URI student named Truman Scholar, awarded $30,000 for graduate study

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KINGSTON, R.I. – April 15, 2013 – University of Rhode Island junior Alyssa Neill sees great value in knowing where food comes from and how it grows. The nutrition and dietetics major and co-founder of the student group Slow Food URI has put that knowledge to good use by launching a local food market, building a vegetable garden on campus, and representing the University at food forums near and far.

Neill and her commitment to a healthy food system were recognized this week as she was named a Truman Scholar and awarded a $30,000 grant for graduate study. Selected for her academic achievement, leadership ability and likelihood of a career in public service, she will receive her award along with 61 other college juniors at a ceremony at the Truman Library in Independence, Missouri on June 2.

“It was an amazing surprise,” said Neill of the morning when URI President David Dooley and a dozen of her professors arrived in one of her classes with a bouquet of flowers to announce her selection. “It was a humbling application process, but it’s true what people say, you reap what you sow. It was a great feeling.”

The humbling process Neill referred to included a 15-part application, a sample policy statement, a formal institutional nomination and a wide-ranging interview in New York City with a panel of public servants, among them the president of Fordham University, the New York Commissioner of Education, a judge and other distinguished leaders.

Students may only apply for a Truman Scholarship if they are nominated by their university. At URI, qualified juniors may seek nomination through a highly selective campus pre-application process held each fall. Neill’s application was vetted and she participated in a series of mock interviews organized by Kathleen Maher, assistant director of the URI Honors Program.

Neill said the Truman Scholars program is geared to students who want to be agents of change. “Because I’m passionate about nutritional sciences and want to see a change in our food system, it seemed like a good match.”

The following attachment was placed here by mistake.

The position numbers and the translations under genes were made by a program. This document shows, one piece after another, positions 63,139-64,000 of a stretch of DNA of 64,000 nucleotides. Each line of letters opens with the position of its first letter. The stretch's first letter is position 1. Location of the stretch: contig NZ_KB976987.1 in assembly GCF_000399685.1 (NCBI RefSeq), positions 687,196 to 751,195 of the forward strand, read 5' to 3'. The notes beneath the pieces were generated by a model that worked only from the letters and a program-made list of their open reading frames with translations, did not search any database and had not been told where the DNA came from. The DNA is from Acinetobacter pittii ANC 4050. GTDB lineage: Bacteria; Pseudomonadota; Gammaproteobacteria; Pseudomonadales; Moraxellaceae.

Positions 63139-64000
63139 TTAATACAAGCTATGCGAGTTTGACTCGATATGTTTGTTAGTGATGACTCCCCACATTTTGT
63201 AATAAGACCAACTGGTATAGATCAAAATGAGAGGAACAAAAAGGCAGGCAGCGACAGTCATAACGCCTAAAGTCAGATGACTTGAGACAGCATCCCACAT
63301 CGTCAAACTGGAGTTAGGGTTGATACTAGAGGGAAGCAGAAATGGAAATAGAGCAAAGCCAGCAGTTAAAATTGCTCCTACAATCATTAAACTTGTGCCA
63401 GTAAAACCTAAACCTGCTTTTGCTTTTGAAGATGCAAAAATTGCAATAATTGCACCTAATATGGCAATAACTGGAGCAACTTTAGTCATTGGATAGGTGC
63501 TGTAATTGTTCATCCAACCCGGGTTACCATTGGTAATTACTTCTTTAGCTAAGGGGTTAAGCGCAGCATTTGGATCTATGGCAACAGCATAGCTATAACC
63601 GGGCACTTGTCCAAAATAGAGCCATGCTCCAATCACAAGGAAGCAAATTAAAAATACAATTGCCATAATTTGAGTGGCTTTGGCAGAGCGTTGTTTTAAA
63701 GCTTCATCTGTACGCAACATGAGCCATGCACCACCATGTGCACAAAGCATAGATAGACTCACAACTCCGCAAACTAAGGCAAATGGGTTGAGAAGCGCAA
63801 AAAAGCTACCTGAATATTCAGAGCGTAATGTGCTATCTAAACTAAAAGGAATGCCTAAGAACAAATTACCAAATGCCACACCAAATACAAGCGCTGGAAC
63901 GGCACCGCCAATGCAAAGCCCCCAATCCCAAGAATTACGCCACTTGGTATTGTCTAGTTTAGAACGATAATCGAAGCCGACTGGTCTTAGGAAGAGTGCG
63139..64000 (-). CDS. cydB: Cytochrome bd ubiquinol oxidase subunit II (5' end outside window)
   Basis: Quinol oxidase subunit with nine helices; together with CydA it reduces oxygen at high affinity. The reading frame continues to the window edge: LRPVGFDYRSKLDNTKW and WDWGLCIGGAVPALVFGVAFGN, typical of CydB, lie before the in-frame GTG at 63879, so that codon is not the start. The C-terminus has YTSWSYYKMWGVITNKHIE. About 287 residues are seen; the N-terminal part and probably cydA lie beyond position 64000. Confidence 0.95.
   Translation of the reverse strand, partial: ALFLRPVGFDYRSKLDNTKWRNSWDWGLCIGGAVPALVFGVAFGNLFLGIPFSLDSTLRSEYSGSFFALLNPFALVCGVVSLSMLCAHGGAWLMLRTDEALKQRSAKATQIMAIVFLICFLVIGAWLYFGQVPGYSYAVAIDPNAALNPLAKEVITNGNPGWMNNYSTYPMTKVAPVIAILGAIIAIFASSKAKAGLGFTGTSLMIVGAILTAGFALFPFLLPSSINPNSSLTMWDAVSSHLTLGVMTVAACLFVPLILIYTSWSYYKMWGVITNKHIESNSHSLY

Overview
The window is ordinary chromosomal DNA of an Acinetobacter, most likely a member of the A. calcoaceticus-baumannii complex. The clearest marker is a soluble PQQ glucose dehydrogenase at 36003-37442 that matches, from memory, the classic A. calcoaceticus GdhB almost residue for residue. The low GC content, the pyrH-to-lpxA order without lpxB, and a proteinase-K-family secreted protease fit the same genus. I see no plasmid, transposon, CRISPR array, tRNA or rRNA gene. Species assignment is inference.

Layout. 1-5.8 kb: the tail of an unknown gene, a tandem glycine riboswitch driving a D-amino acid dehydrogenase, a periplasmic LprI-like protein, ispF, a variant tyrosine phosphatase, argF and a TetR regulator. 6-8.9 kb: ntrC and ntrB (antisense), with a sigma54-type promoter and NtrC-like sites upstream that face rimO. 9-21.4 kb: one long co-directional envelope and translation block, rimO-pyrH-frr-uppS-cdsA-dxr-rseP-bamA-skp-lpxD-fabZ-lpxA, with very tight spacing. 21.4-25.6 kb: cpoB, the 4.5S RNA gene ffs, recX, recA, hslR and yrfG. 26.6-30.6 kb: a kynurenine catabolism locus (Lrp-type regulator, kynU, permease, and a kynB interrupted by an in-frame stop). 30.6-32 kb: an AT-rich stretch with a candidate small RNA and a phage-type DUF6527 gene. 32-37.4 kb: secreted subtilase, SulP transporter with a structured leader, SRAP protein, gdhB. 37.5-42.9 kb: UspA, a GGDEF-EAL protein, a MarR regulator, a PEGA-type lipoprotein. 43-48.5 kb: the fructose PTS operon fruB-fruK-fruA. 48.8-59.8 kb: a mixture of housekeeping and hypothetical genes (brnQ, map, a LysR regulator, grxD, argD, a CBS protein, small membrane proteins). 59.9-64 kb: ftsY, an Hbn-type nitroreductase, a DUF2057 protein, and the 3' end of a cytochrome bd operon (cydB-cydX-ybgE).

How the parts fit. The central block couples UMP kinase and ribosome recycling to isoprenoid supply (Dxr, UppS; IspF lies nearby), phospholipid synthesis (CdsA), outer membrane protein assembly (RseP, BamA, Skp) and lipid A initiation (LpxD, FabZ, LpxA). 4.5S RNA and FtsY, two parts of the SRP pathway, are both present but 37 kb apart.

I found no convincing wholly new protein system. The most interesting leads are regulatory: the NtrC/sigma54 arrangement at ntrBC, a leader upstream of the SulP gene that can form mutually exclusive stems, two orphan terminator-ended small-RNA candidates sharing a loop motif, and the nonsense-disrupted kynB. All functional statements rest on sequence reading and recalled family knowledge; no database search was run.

She became interested in nutrition as a sophomore at South Kingstown High School, when she entered a teen pageant and, seeking to look her best, focused on a healthy diet. That’s when she started her first garden.

“I’ve always been an old soul,” she said with a grin. “I’ve always loved food and loved making people happy with my cooking. But after I started growing food, that’s when I realized the importance of the cycle of growing and eating to sustain yourself.”

When she started Slow Food URI as a freshman, Neill sought to encourage the consumption of healthy food grown in a clean environment, where farm animals are raised in humane conditions and farmers are compensated fairly for their products. The group built small gardens at the Oliver Watson House, hosted regular local food markets on the quadrangle, and even helped slaughter turkeys at Thanksgiving.

Her ultimate aim is to change the food system through grassroots efforts.

“I want people to value wholesome foods, to understand that the food they eat affects their health and the environment,” said Neill, a member of the URI President’s Council for Sustainability. “But people aren’t going to value wholesome foods until they experience them; then they will want and desire them. I want to be an advocate, especially for lower income people who don’t have access to wholesome food.”

Neill looks forward to the doors that will be open to her through the network of Truman Scholar alumni. Next summer she will have the opportunity to attend the Summer Institute in Washington, D.C, which includes an 8-week public service internship, as well as seminars on national policymaking and meetings with prominent public servants.

Following graduation from URI, she plans to earn a master’s degree in public health. The Truman Scholars program then requires that she commit to 3 to 7 years of public service at a government agency or non-profit organization.

“I want to show people that we are more than consumers,” Neill wrote in her Truman application. “Eating is an agricultural act, and we should act responsibly – for our health and the health of the environment – with every bite we take.”

The University of Rhode Island was named a Truman Scholarship Honor Institution in 2005 for its active encouragement of students to pursue careers in public service. It is the only public university in the Northeast with this designation.

This award is among eight coveted national scholarships won by URI students this year. They were awarded two Fulbright Scholarships, three NOAA/Hollings Scholarships, a Whitaker Scholarship, a Truman Scholarship, and a Boren Scholarship.